The University Police Department recently released its annual report detailing crime statistics on campus. The report detailed a significant rise in alcohol violations and a general decline in most other offenses. Acts of vandalism, however, saw a sharp upturn. And while the document addresses statistics from 2003, there is no doubt vandalism has become a serious campus issue this year.
Repeated acts of vandalism in the new Ivory Tower residence hall this year have affected the quality of life for students living there. Responding to the destruction of University property, the UPD responded by placing an officer at the door and increased patrols of the hallways. This increased UPD presence can lead to an increase in alcohol violations and a general sentiment that upperclassmen still need careful oversight. It is in students’ best interest to avoid this perception and thus take more responsibility for reporting those who vandalize University property.
Vandalism is not only a problem facing those living in affected residence halls, but for the student body at large. Property destruction creates a negative perception of students in the administration. Such perceptions allow the administration to justify placing further restrictions on the ability of upperclassmen to live their own lives. Further, vandalism implants a negative perception of students in the mind of area residents. So long as Foggy Bottom residents feel students cannot control themselves, they will continue to crusade against the University and student initiatives like extending the hours of the Health and Wellness Center.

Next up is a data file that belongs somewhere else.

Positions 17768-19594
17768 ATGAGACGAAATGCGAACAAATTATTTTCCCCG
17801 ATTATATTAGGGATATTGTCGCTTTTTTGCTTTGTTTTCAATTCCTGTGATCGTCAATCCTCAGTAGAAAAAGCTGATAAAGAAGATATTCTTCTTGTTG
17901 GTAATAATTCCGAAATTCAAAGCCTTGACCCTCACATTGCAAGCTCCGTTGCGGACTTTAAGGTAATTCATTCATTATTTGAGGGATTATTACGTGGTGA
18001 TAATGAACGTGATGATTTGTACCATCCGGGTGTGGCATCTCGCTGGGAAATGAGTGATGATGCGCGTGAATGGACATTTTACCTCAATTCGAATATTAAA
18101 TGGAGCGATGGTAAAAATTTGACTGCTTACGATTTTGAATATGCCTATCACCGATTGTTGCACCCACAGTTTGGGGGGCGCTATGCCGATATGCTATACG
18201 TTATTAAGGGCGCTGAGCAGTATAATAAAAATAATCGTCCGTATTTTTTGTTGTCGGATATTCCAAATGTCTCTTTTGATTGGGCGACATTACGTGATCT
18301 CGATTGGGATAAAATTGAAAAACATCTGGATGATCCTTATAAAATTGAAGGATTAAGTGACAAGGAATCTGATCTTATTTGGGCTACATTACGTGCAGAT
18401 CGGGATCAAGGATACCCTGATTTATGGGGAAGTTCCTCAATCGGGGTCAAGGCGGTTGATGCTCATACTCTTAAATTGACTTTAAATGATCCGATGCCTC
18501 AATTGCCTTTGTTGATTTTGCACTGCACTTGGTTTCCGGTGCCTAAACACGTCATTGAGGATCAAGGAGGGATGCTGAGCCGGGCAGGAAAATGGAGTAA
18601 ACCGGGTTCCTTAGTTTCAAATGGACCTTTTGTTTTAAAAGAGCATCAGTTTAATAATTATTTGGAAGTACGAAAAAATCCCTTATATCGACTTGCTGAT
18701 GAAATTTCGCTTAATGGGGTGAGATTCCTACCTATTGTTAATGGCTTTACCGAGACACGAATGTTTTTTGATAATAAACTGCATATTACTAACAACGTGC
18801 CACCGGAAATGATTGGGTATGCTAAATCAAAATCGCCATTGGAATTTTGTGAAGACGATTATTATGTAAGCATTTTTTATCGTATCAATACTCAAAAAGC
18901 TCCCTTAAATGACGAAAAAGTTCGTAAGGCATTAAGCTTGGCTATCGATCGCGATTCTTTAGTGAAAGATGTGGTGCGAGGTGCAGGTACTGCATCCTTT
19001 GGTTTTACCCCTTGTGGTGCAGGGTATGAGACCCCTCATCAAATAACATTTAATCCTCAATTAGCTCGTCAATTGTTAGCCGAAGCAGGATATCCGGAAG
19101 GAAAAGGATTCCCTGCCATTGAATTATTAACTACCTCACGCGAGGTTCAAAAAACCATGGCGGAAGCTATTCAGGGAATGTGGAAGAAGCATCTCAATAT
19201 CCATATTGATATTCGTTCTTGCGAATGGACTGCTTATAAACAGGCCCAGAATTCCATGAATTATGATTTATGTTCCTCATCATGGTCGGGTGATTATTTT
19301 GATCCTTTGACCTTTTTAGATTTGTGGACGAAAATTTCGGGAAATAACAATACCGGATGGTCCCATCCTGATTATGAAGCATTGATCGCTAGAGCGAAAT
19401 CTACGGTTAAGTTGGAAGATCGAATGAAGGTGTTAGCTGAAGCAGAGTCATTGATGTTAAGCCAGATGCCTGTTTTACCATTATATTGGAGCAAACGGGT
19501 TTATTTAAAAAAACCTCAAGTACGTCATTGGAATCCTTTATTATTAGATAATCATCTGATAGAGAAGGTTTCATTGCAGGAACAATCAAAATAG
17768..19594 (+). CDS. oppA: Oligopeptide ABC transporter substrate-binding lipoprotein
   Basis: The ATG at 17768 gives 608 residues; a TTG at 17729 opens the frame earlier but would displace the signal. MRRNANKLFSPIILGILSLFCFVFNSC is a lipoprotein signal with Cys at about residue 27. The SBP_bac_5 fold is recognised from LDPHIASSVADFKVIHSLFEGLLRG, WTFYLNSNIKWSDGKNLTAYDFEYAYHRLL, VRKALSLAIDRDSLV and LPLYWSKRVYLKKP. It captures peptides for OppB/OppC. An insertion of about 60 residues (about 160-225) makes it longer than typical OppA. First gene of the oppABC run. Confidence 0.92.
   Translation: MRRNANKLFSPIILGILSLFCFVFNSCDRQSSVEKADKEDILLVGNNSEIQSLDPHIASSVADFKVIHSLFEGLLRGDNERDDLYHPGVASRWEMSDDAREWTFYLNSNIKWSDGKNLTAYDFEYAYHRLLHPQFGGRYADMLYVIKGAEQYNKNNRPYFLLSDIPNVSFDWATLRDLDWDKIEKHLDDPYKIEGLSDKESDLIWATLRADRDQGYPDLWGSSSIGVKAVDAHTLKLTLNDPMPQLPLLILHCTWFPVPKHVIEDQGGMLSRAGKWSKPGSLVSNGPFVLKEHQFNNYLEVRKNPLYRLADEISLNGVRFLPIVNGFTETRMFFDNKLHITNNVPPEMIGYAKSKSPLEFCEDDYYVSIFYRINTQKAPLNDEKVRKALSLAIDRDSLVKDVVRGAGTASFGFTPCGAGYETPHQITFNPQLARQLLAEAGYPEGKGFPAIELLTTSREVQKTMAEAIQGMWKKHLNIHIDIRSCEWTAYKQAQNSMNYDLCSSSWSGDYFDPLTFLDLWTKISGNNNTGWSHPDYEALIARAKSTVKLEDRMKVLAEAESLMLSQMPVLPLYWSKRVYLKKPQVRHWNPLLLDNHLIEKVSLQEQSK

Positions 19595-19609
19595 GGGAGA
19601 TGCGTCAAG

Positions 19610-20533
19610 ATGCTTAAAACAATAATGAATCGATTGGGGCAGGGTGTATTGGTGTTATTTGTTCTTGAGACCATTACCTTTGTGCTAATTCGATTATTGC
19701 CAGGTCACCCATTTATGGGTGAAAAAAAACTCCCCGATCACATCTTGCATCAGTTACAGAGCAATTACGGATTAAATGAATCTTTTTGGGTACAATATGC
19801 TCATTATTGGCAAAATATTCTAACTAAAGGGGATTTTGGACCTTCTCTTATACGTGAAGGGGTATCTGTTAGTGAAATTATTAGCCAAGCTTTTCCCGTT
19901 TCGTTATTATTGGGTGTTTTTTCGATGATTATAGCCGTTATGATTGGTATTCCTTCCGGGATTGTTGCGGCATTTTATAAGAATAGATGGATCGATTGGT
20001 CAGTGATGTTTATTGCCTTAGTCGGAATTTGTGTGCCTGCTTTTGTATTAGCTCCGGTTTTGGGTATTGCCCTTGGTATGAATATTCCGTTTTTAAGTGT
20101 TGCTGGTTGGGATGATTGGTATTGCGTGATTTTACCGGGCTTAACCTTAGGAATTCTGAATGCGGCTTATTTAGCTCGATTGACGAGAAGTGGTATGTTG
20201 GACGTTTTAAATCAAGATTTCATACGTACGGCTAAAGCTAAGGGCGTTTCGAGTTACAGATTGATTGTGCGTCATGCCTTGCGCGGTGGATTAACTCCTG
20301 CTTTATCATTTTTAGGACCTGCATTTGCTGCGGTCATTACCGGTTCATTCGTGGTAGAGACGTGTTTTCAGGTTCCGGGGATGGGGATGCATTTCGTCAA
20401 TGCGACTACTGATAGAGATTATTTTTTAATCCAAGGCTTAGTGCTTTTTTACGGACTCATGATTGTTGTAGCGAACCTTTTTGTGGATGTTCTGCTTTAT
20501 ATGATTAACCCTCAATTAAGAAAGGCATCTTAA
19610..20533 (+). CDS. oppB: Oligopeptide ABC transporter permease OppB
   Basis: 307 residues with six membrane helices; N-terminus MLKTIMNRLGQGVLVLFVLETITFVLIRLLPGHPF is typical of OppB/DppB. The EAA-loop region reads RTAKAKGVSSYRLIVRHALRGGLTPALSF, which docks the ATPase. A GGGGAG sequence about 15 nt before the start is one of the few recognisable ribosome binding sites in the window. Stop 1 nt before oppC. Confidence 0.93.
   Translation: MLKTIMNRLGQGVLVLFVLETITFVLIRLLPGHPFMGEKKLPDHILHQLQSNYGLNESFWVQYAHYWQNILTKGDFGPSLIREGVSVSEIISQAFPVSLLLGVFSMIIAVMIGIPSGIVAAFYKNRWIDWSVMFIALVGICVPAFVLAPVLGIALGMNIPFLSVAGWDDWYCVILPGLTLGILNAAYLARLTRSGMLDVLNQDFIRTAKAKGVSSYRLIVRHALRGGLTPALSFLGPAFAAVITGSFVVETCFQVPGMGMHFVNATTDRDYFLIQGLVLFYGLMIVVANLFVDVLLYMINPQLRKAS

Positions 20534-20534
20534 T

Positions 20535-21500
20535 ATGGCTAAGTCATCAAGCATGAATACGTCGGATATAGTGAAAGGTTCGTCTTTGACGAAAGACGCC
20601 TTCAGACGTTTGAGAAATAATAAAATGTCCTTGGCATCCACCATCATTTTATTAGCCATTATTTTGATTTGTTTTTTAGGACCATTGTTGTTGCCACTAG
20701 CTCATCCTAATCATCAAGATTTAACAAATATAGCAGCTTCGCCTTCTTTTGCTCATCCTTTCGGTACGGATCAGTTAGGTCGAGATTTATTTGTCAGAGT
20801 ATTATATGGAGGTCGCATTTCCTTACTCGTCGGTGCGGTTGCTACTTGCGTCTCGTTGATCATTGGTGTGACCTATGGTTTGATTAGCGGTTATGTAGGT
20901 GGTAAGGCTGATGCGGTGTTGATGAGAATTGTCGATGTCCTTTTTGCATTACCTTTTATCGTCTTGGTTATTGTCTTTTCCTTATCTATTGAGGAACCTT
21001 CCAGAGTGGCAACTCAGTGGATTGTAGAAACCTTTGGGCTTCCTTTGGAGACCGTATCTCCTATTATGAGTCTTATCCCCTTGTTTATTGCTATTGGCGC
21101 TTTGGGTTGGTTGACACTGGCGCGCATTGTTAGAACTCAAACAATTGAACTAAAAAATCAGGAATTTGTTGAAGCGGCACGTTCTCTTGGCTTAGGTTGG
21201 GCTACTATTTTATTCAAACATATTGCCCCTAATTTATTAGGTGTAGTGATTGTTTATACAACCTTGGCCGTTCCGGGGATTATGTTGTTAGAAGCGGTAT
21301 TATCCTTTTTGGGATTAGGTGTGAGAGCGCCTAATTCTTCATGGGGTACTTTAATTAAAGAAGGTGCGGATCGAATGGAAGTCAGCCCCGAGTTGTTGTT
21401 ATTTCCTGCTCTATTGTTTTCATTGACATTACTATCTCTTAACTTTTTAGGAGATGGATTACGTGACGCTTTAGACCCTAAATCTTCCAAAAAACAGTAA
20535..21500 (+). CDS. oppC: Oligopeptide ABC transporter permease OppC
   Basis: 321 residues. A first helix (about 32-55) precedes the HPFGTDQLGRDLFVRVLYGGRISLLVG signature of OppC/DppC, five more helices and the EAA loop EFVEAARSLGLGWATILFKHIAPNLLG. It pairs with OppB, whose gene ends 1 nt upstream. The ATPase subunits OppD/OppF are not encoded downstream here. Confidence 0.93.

To avoid these negative consequences, students should take responsibility for stopping vandalism in their residence halls. Individuals should promote responsibility among their friends, especially while drinking. Furthermore, UPD should better publicize their tip line, allowing students who feel there is no other recourse than to report vandalism to do so.
If students do not take personal responsibility to stop vandalism, the University might implement far more intrusive policies. In many universities around the country, students on particular residence hall floors foot the bill collectively for vandalism damage. By taking personal initiative and responsibility, students can ensure this does not happen and afford upperclassmen the living freedom they deserve.